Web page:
Hwang was honored with the undergrad Outstanding Service Award for his work as a video intern with BU Productions (see one of his awesome BU Today videos here). Robbins, the grad student Outstanding Service Award winner, is the mental health promotion graduate assistant in Wellness & Prevention Services.
Randi Rotjan, a College of Arts & Sciences assistant research professor of biology, was named Supervisor of the Year. Also honored was runner-up Scott Kohen, area director of the Fenway Campus.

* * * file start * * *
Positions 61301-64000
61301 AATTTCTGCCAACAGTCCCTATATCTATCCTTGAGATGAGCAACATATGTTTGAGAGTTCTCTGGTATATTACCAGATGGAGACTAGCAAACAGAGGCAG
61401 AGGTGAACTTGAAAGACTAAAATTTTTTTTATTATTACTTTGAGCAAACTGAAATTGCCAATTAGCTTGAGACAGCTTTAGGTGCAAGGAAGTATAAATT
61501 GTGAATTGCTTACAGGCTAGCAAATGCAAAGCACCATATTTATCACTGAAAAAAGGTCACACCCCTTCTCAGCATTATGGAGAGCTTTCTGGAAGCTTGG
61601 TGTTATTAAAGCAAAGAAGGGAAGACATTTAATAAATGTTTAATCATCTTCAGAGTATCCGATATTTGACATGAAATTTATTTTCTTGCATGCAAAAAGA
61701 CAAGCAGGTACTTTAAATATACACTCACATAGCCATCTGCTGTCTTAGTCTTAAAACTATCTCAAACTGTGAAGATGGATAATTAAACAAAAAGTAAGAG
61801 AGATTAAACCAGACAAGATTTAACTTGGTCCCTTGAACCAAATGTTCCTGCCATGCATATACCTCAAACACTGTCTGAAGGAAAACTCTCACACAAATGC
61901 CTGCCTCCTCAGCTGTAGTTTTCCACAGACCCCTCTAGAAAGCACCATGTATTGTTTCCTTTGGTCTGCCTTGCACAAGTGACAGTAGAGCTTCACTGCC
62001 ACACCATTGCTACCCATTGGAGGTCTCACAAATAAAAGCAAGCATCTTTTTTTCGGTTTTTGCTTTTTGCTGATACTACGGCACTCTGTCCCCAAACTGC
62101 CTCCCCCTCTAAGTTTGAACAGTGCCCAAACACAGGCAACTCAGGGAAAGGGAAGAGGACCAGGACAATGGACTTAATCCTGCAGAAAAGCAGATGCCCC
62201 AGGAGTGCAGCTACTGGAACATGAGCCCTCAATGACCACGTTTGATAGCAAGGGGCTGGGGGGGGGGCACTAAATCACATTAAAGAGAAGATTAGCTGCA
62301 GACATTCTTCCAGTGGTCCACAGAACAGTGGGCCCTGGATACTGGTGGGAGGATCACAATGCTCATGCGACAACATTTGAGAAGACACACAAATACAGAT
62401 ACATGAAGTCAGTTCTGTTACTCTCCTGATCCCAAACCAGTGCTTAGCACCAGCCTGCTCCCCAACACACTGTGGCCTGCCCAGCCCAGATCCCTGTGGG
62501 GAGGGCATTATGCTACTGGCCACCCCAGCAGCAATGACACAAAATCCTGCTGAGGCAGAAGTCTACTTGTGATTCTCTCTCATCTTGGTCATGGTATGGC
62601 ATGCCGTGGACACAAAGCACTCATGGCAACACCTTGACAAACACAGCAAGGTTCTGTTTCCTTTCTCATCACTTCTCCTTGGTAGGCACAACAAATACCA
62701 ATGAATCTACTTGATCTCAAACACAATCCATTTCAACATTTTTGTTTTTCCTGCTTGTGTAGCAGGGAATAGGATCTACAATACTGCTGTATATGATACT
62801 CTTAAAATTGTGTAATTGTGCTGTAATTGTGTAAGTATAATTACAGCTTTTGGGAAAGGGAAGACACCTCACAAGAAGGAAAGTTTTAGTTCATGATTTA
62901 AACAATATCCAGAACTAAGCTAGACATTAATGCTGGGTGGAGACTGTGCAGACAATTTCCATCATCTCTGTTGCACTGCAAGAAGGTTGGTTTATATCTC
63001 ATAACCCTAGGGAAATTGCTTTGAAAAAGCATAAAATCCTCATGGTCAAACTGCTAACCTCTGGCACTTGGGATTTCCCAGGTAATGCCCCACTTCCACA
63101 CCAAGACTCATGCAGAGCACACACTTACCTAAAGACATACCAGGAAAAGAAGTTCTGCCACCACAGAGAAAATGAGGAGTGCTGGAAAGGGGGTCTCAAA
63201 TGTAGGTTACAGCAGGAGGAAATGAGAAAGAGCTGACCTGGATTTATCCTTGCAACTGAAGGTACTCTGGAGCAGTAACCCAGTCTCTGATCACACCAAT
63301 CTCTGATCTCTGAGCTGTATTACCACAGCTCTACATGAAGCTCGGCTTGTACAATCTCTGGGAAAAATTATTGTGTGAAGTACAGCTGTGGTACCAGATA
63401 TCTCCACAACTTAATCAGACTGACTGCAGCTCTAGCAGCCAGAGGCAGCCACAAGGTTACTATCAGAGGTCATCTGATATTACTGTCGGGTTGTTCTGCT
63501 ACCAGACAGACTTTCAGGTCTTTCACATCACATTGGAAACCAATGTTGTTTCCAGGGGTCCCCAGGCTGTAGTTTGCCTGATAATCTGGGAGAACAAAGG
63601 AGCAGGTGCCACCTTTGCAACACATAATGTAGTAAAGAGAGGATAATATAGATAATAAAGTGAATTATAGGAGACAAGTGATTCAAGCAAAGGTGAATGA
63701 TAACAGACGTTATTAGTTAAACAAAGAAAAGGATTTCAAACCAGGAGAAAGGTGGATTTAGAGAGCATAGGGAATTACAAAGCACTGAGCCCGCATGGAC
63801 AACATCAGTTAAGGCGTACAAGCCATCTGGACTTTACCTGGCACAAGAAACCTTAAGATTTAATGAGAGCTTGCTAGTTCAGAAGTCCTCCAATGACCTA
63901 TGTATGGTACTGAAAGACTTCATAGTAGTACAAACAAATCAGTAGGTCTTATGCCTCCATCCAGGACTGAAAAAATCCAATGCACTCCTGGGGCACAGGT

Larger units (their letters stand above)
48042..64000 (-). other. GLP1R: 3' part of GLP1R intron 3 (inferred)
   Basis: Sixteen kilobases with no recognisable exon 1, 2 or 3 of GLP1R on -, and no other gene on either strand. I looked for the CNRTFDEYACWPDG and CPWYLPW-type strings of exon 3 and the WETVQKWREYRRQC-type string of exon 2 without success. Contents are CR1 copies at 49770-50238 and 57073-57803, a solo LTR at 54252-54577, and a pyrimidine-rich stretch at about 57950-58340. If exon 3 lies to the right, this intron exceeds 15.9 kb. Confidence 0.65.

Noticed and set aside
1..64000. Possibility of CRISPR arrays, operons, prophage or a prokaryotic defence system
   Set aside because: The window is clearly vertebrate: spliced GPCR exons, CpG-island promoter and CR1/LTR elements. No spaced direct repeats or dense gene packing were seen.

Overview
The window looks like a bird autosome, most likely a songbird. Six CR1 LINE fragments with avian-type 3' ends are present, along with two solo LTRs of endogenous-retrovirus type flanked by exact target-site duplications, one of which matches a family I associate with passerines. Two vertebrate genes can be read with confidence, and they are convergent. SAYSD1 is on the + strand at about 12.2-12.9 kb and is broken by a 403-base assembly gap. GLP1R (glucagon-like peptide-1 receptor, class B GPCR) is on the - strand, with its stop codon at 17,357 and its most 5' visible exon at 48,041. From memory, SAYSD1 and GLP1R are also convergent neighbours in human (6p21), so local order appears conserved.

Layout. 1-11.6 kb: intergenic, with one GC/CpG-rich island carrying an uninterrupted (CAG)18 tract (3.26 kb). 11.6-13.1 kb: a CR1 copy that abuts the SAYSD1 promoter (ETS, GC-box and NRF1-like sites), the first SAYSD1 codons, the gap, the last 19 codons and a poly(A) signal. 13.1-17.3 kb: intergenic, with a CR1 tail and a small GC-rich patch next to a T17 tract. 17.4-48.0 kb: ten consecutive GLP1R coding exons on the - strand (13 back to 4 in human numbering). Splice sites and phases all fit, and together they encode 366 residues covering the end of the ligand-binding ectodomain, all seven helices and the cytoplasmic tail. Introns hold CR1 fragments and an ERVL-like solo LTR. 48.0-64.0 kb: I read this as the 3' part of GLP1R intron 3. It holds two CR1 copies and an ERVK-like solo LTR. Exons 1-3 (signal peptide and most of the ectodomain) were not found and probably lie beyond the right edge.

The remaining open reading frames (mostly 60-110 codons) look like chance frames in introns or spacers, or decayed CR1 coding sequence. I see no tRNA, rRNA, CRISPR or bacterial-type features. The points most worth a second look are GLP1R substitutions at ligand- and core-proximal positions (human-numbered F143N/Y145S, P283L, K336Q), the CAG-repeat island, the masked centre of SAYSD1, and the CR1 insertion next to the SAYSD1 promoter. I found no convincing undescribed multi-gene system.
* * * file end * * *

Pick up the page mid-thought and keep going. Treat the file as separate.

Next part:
Rotjan runs the Rotjan Marine Ecology Lab, which studies global change in the oceans. More specifically, her team examines how marine species, communities, and ecosystems respond to the stressors emerging in the ocean, and how they will react to expected future ocean change. Rotjan oversees 30 PhD, graduate, and undergraduate students, and her nominating student, senior Jacob Jaskiel (CAS) applauds her for finding time to mentor each and every one. Before joining the lab junior year, Jaskiel was anxious about not having enough research experience. That soon changed when Rotjan put him to work and gave him “as much responsibility as I would take,” he says. In the summer, she secured funding to send him on a research expedition through the remote Phoenix Islands, and he says the time at sea gave him the necessary skills to conduct field research as a professional scientist. Rotjan has helped him network, taught him how to pitch his research succinctly and clearly, and is currently overseeing his honor’s thesis.